The doc Art of the Steal is smart and engaging. It opens on the mayor of Philadelphia touting the move of a huge collection from a private trust into the city, and then you hear a talking head talk about this as a monumental theft. The backstory–adeptly narrated by talking heads and found footage–is that Arthur Barnes accrued an astonishing range and depth of paintings in the early part of the 20th-c, now acclaimed as the most important collection of post-Impressionist and modern works in the world. That’s key: the most important. Not the most important private trust collection–but outstripping MOMA and Getty and everyone.
And when he first put it together for a public exhibition at the Philly museum, it was roundly trounced by the snobs and elites of the city, and Barnes–already constitutionally inclined to despise the shallow trappings of high society–vowed to craft a trust that would keep the work out of the hands of the ‘morons’ who didn’t understand art. The Barnes trust was shaped as a school; visiting the collection confined to a couple of days and invitation, the collection arranged and displayed in a lovely “cluttered” series of rooms which defied many conventional approaches to display in museums.
And when Barnes died, the battle to strip the trust’s authority began. I enjoyed it, and I think you will, too.
But about half, two-thirds of the way in, I found my sympathies shifting. The film sets up a pretty clear dichotomy between the money-and-power-hungry movers and shakers of politics, foundations, and the big-museum art world — who are bound up in the commodity potential of art, looking to make money on traveling shows and tourists coming in. Hard to argue with this–the patently venial concerns about getting the Barnes to Philly never hinge on public engagement, except in a kind of passing nod to “democratizing” the place.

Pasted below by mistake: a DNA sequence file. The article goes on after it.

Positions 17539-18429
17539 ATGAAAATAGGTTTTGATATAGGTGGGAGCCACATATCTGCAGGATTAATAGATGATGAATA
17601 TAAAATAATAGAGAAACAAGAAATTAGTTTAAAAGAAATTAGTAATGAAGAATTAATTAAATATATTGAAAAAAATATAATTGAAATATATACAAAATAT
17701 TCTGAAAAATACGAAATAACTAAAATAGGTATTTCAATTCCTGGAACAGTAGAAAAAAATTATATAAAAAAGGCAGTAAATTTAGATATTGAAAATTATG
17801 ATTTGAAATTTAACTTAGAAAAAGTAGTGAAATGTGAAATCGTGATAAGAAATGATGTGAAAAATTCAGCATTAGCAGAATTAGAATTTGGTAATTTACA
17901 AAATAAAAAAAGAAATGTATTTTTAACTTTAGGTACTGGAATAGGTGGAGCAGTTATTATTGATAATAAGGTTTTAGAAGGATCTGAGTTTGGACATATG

But the heroes here… I loved watching and hearing from them — former students of the Barnes, neighbors, many critics — they’re snappy, biting, and wholly passionate about the art (and anti-commerce). But I began to get nettled by the endless invocation of Art. Art in a very grand old elitist sensibility of another stripe: pure, genuine highbrow crack. Barnes clearly had an anti-capitalist ethos, wanting Art to be disconnected from its commodification. But the shifts in the work (and impact, and understanding) of Culture are ignored–the arguments all seem trapped in pre-WWII battles. The movie captures exactly that Modernist moment: the resistance to mass culture retreating into an elitist vision of REAL art understood by REAL experts and enthusiasts (and I do not think this is in keeping with Barnes’ ethos, either).
Maybe I’m overreacting; maybe I’m reading into the debate my own complex position, distrustful of the mass commodity approach to mass culture but equally skeptical of the argument for (elite) discernment. I’d be curious how others respond…. and, regardless, it’s a well-done and entertaining doc (of an often-infuriating history).